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From Emmanuel Lecharny <elecha...@gmail.com>
Subject Re: AP's data structure
Date Mon, 27 Dec 2010 13:17:05 GMT
On 12/27/10 1:49 PM, Kiran Ayyagari wrote:
> On Mon, Dec 27, 2010 at 4:35 PM, Emmanuel Lecharny<elecharny@gmail.com>  wrote:
>> Hi,
>>
>> here is a description of the data structure used to handle the
>> Administrative model in the AP branch.
>>
>> We manipulate two kinds of objects that need to be stored in memory when the
>> server is started :
>> - administrativePoints (APs)
>> - subentries (SEs)
>>
>> The relation between those two elements are simple :
>> - an AP can have zero to many SEs
>> - a SE can cover one to many APs role, but only one AP entry
>> - APs and SEs both have roles : AccessControl (AC), CollectiveAttribute
>> (CA), TriggeExecution (TE) and SubSchema (SS)
>> - roles are defined by some auxiliary ObjectClass in SEs, by an attribute
>> (AdministrativeRole) in APs
>> - the relation between an AP and a SE exists only if they have the same
>> role.
>> - A SE *must* be declared under an AP, which means that we can't have an
>> isolated AP, when the AP can be defined alone, but in this case, it's just a
>> placeholder.
>>
>> As an example, if we define an AP for 2 roles (AC and CA), and three
>> subentries : SE1 for CA, and SE2 for AC and CA (the two subentries define
>> two different areas with their respective subtreeSpecification), the SE1 is
>> associated with the AP entry and with the CA role, and SE2 is associated
>> with the same AP entry but covers 2 roles.
>> Here, an AP entry is associated with 2 SEs, and SEs can cover one to many
>> roles.
>>
>> To handle this, we need to define the following structures :
>> - AdministrativePoint will describe a AP role. It will be loaded when the
>> server is started, and loaded into some caches : one cache per role. As we
>> can't have 2 APs with the same role at one level in the DIT, we can safely
>> store the cache in a DnNode<AdministrativePoint>  structure. The
>> AdministrativePoint itself is an interface, with some extented classes :
>>
>> (AdministrativePoint)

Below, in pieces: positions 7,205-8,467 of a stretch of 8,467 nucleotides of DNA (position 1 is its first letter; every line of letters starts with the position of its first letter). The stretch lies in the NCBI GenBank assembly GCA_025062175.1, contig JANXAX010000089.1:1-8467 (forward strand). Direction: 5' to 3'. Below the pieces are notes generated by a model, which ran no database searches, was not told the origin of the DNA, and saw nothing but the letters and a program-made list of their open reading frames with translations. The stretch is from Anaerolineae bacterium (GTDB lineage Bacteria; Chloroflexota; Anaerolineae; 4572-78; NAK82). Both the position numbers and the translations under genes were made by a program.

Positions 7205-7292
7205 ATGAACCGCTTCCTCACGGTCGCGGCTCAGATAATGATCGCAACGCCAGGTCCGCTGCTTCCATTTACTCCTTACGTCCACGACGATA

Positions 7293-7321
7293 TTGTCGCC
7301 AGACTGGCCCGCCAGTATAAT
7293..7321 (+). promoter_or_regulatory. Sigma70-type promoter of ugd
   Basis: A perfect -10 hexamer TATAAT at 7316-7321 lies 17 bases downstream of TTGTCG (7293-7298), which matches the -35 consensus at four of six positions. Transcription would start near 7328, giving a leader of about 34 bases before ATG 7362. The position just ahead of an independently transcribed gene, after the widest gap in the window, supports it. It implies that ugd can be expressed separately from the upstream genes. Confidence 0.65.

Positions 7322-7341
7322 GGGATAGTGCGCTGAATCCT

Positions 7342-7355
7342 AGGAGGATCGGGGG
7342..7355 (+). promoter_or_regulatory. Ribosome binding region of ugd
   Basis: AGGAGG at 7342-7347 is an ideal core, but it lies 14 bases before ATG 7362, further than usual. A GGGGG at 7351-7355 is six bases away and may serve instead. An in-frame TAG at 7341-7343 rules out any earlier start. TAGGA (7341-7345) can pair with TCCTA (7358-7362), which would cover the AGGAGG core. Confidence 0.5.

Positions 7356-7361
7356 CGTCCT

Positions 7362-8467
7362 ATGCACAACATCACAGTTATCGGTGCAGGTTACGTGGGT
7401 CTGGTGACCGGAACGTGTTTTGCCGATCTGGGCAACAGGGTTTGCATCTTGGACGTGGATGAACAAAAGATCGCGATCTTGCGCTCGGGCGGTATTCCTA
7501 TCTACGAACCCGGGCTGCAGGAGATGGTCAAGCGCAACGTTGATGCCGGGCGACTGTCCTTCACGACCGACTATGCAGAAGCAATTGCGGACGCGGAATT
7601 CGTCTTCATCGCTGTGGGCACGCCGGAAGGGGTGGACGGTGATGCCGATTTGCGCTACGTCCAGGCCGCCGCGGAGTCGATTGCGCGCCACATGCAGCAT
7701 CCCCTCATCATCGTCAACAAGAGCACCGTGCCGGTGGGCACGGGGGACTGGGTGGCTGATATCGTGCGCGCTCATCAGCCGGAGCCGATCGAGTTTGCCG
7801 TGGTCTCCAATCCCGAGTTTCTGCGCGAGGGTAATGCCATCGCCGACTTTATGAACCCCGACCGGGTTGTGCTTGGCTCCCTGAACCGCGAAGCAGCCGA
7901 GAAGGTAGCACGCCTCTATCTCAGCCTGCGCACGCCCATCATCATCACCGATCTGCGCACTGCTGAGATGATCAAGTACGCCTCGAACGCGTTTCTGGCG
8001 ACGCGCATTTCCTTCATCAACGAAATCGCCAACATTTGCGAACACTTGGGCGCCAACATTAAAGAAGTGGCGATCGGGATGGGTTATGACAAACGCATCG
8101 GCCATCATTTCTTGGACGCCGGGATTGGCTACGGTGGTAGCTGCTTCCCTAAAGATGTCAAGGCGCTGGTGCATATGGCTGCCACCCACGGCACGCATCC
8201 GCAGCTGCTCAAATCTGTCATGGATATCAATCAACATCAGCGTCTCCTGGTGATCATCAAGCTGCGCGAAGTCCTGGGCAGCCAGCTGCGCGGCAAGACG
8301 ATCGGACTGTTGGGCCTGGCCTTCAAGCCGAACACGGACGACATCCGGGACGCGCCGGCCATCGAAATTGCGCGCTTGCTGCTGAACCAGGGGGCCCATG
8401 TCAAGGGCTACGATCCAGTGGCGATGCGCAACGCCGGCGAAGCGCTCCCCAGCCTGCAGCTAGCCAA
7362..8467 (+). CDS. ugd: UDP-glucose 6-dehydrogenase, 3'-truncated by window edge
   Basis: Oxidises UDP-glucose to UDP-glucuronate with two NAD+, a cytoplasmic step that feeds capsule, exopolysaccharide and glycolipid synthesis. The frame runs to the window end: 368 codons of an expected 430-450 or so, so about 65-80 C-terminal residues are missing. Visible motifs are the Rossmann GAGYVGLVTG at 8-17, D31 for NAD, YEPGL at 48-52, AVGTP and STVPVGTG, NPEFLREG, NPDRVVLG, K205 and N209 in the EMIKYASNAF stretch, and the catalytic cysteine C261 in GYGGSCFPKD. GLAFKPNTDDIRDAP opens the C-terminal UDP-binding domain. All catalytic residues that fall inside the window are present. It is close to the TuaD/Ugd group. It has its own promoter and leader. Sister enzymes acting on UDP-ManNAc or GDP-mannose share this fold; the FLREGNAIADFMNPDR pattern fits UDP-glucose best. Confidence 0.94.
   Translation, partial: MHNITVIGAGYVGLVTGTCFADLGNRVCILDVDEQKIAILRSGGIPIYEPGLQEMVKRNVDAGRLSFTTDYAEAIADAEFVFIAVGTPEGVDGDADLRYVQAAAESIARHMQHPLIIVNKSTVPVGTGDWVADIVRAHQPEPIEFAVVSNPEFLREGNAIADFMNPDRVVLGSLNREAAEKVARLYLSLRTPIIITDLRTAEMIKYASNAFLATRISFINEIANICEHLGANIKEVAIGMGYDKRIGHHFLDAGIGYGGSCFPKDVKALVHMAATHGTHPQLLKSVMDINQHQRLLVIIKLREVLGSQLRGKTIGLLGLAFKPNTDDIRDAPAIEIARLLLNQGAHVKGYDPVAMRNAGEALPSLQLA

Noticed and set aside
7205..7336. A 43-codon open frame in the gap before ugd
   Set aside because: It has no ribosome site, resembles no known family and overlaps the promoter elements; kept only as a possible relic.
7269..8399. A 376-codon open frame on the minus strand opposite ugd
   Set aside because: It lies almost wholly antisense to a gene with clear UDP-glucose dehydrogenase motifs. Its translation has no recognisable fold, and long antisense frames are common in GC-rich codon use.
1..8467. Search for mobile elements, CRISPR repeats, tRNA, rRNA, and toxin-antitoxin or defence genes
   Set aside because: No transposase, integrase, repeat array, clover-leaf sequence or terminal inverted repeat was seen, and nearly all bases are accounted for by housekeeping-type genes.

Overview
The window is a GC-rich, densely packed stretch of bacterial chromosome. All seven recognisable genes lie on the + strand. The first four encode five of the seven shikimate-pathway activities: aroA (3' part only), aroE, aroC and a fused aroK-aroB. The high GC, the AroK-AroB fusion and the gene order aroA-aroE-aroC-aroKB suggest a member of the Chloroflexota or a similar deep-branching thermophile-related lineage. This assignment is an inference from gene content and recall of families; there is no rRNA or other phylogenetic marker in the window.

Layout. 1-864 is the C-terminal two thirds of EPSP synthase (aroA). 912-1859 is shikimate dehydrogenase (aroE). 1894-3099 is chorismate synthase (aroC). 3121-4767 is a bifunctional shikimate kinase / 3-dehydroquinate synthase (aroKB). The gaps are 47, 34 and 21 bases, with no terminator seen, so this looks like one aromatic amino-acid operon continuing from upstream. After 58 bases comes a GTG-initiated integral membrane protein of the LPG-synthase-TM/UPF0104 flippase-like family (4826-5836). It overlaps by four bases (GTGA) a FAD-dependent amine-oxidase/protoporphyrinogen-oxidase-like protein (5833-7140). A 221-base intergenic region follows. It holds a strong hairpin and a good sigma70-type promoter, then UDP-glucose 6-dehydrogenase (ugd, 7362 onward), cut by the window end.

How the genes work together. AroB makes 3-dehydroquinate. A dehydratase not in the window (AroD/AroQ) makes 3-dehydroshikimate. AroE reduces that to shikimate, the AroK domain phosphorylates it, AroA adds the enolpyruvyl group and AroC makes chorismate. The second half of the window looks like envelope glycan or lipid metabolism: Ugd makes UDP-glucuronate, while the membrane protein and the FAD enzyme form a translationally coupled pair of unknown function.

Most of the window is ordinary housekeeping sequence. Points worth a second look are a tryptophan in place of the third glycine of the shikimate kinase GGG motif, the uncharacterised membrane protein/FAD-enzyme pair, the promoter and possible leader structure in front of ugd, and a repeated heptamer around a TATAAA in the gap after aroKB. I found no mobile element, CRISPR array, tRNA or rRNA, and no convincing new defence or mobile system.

>>     o
>>     |
>>     +-- [AbstractAdministrativePoint] (A)
>>           ^
>>           |
>>           +-- [AutonomousAdministrativePoint]
>>           |
>>           +-- [AccessControlAdministrativePoint](A)
>>           |     ^
>>           |     |
>>           |     +-- AccessControlAAP
>>           |     |
>>           |     +-- AccessControlIAP
>>           |     |
>>           |     +-- AccessControlSAP
>>           |
>>           +-- [CollectiveAttributeAdministrativePoint](A)
>>           |     ^
>>           |     |
>>           |     +-- CollectiveAttributeAAP
>>           |     |
>>           |     +-- CollectiveAttributeIAP
>>           |     |
>>           |     +-- CollectiveAttributeSAP
>>           |
>>           +-- [TriggerExecutionAdministrativePoint](A)
>>           |     ^
>>           |     |
>>           |     +-- TriggerExecutionAAP
>>           |     |
>>           |     +-- TriggerExecutionIAP
>>           |     |
>>           |     +-- TriggerExecutionSAP
>>           |
>>           +-- [SubSchemaAdministrativePoint](A)
>>                 ^
>>                 |
>>                 +-- SubSchemaAAP
>>                 |
>>                 +-- SubSchemaSAP
>>
>> As we can see, we have as many classes as we have roles, and covered area.
>> (At this point, I'm not sure we need to define the AAP classes for each
>> role).
>> The abstract class holds all the fields needed to manipulate the APs (except
>> for the AAP) :
>> - DN dn : the AP position in the DIT
> if possible we should avoid using DN altogether in these data
> structures, as we already know
> updating these DNs is expensive
Yeah, it might be possible to get rid of DN in the AP class. We never 
access the AP directly, we use the DN for that, so we already have the 
DN, no need to store it.


-- 
Regards,
Cordialement,
Emmanuel L├ęcharny
www.iktek.com


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